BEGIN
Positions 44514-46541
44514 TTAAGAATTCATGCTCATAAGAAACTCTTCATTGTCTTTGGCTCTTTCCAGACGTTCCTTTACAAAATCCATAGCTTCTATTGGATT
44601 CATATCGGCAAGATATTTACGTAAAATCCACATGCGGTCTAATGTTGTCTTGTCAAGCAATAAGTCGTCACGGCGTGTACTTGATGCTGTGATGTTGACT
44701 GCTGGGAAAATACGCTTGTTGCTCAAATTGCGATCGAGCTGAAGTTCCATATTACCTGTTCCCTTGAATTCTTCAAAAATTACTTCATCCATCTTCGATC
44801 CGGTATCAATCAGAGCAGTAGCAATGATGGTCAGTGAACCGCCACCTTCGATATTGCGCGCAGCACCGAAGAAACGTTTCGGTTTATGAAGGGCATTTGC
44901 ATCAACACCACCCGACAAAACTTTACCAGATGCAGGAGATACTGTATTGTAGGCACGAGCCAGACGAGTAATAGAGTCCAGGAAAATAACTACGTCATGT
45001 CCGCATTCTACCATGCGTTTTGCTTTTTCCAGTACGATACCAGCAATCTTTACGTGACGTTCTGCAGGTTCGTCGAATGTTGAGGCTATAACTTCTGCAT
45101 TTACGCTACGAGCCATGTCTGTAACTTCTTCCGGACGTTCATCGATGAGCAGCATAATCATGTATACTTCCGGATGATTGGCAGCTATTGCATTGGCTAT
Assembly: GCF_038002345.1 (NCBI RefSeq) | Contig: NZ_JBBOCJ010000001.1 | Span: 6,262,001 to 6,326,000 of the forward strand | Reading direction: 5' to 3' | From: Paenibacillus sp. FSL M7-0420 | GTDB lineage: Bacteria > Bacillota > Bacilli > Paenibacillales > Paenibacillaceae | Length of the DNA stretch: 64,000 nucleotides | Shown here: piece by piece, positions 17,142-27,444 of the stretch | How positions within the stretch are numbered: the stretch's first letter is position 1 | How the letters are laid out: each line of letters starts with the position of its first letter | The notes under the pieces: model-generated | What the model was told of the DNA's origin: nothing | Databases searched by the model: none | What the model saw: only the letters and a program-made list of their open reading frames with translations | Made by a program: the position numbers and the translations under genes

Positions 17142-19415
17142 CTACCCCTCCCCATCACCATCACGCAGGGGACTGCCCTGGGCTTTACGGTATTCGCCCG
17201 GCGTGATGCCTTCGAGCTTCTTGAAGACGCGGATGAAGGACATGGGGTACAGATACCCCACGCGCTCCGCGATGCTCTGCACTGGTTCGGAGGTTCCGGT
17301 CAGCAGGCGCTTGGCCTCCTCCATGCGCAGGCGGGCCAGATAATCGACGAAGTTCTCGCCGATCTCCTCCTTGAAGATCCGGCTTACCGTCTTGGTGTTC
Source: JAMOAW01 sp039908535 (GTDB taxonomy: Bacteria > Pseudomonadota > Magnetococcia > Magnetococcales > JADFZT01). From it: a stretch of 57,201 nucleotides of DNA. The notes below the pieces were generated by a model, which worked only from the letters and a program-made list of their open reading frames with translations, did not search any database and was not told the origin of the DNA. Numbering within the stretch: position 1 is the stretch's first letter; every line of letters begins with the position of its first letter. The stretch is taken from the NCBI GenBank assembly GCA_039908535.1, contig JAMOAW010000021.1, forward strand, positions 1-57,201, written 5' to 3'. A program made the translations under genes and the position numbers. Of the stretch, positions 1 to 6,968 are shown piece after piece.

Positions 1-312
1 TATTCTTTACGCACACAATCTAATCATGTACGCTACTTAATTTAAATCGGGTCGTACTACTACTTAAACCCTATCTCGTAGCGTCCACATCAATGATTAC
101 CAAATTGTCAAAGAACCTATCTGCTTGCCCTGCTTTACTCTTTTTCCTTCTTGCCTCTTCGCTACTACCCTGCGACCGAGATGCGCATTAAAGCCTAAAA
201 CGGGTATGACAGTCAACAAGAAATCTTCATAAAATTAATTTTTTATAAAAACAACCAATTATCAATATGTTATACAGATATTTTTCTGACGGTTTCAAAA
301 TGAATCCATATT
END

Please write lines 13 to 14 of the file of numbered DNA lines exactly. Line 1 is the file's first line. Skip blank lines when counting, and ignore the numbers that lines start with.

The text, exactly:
17301 CAGCAGGCGCTTGGCCTCCTCCATGCGCAGGCGGGCCAGATAATCGACGAAGTTCTCGCCGATCTCCTCCTTGAAGATCCGGCTTACCGTCTTGGTGTTC
Source: JAMOAW01 sp039908535 (GTDB taxonomy: Bacteria > Pseudomonadota > Magnetococcia > Magnetococcales > JADFZT01). From it: a stretch of 57,201 nucleotides of DNA. The notes below the pieces were generated by a model, which worked only from the letters and a program-made list of their open reading frames with translations, did not search any database and was not told the origin of the DNA. Numbering within the stretch: position 1 is the stretch's first letter; every line of letters begins with the position of its first letter. The stretch is taken from the NCBI GenBank assembly GCA_039908535.1, contig JAMOAW010000021.1, forward strand, positions 1-57,201, written 5' to 3'. A program made the translations under genes and the position numbers. Of the stretch, positions 1 to 6,968 are shown piece after piece.